When I was talking to Giovanni Bertani of the Tenuta Santa Maria Alla Pieve winery last year about Amarone he mentioned that they had a number of bottles of Recioto from the 1928 vintage and the wine had a very unusual history, He said that next time he came to NYC he would bring some of the bottles to taste and explain their unique story.
Giovanni was a good as his word and next time I saw him I was able to taste a wine that was 85 years old.
Tenuta Santa Maria Alla Pieve was established in 1991 by Gaetano Bertani. They are the former owners of “Bertani” The property had been owned by the Bertani family since the 1860’s and managed by Gaetano since 1971. Today Giovanni and Gugliemo, his two sons, assist him. Gaetano is the wine maker and the consulting enologist is Franco Bernabei
Giovanni said that the name Acinatico derives from the Latin, acinaticum, signifying grape or grape stone, and is the ancient name for Veronese Recioto wines. The 1928 vintage was a blend of grapes, Corvina, Corvinone, Rondinella, Molinara and Sangiovese, and was exposed to an unusually extended drying period at the Bertani family cellars in the Valpolicella-Valpantena DOC.
He said that Piero Venturi, a long-time cellar master, vividly recalled the singular conditions of the 1928 vintage: hot, above-average temperatures and little precipitation, followed by an exceptionally cold, dry winter – in short, ideal conditions from which to produce a Recioto of truly outstanding quality. According to Venturi, the grape skins were exposed to a particularly long maturation, favoring especially high sugar content.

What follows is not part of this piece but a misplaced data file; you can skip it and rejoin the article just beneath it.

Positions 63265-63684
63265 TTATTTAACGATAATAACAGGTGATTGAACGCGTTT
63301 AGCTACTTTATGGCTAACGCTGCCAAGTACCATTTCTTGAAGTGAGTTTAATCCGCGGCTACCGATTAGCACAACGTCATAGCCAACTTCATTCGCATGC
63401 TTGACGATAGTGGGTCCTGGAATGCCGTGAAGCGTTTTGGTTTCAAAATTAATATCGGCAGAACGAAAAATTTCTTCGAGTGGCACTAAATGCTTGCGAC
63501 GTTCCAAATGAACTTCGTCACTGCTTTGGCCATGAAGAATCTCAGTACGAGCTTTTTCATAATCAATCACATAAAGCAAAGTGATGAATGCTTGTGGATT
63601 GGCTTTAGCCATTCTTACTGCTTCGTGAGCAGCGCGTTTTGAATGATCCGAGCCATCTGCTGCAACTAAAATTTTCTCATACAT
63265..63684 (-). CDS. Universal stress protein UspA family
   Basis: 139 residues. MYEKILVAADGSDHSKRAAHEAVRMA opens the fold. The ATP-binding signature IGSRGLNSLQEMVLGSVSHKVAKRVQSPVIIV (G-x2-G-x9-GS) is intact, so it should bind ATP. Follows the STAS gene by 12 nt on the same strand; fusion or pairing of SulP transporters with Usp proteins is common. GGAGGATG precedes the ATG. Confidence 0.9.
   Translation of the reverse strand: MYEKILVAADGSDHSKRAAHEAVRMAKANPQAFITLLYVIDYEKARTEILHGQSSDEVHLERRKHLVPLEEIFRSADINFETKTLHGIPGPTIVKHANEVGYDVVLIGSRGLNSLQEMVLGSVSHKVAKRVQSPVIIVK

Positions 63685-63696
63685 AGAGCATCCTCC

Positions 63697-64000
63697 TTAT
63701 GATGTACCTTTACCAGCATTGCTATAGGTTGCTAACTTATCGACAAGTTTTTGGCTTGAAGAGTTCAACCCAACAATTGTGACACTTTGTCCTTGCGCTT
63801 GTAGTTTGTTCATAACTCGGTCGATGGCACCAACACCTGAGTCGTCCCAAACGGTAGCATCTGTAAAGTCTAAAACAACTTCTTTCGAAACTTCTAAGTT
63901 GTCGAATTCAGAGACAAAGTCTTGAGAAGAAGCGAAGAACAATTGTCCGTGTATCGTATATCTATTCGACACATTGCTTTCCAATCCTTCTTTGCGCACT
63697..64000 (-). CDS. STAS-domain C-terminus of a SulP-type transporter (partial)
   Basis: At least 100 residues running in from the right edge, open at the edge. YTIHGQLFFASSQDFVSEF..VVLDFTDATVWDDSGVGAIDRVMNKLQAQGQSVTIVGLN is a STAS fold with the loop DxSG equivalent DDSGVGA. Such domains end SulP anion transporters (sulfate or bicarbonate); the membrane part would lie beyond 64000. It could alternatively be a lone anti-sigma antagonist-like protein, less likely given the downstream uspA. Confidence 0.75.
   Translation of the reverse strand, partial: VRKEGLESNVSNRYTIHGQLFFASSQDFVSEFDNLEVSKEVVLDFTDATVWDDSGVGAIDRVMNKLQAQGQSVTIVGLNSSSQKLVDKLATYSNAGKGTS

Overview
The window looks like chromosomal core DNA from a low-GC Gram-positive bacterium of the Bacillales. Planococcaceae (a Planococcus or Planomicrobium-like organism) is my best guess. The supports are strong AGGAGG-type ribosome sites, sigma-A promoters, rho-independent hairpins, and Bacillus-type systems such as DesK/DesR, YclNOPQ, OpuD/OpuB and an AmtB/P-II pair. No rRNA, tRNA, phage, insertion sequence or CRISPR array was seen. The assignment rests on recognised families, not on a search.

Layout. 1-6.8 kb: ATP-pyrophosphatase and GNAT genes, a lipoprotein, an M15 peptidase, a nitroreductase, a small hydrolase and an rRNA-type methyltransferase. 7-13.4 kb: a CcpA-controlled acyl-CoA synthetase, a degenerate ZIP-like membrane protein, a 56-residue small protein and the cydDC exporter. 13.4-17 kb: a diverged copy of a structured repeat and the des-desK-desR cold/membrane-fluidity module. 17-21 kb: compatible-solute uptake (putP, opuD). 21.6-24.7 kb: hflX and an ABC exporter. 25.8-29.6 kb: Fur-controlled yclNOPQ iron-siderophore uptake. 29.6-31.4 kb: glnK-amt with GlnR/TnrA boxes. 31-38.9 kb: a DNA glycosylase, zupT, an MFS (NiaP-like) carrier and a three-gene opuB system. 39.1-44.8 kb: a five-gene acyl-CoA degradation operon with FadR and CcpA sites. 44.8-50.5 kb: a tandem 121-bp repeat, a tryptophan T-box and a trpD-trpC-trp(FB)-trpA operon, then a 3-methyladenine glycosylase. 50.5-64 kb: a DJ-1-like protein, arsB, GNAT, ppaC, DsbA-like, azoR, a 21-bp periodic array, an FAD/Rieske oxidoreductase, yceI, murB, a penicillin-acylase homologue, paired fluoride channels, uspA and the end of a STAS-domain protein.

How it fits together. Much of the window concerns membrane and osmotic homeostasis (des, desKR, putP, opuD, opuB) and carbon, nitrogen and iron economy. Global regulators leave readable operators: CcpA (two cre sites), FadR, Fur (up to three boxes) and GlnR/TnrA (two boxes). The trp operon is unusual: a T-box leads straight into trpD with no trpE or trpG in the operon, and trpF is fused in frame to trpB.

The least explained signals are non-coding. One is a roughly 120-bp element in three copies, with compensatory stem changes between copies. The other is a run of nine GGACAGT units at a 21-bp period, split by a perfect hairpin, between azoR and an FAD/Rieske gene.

The 1928 Acinatico was aged in a 60-hectoliter oak barrel, which exists to this day. In 1938, after about 10 years of barrel aging, the wine was bottled in specially purchased handmade bottles bought from a supplier in Verona. Such bottles were reserved exclusively for use with the finest wines of the period, such as Recioto, Marsala and Port.
In 1940, soon after the outbreak of WWII, German soldiers were staying in a villa adjacent to the Bertani family’s cellar. Faced with loss of their entire stocks to thirsty German troops, the family determined to preserve at least their very best wines. Giovanni said he was told that the German troops were drinking and breaking everything in sight. The Acinatico was discreetly moved to the family’s Saccole farmstead. They borrowed bottles from all their neighbors to bottle the wine that was still in the barrel and carefully walled them in, to remain lost from sight and from mind, destined not to see the light of day for the next 40 years.
That was until 1984 when laborers carrying out construction work uncovered this extraordinary and forgotten cache of wine. Wood cases containing 7,500 bottles of the precious wine were carefully removed and returned to their original resting place in the Bertani family cellars as an important part of the family’s heritage.
Giovanni said that tastings showed that the wine was perfectly conserved and its enological condition was spectacular, due to the excellent storage conditions, a 17.8% alcohol content and an acidity level of 0.33%. He reports that a bottle recently opened was re-corked and then subsequently re-opened the next day – its freshness was astonishing.
Soon after the bottles were discovered, a decision was made that they would not be sold but preserved instead for special occasions. Four bottles were, however, put up for auction by Christie’s New York on January 12, 2001 and sold to a single buyer for $9,200. Giovanni said that about 2,500 bottles remain in their cellars today.
I could not believe that this wine was so old. It is complex, elegant and well balanced. It had all the classic aromas and flavors of a classic mature Recioto, cooked prunes, raisins, figs, chocolate and a touch of spice.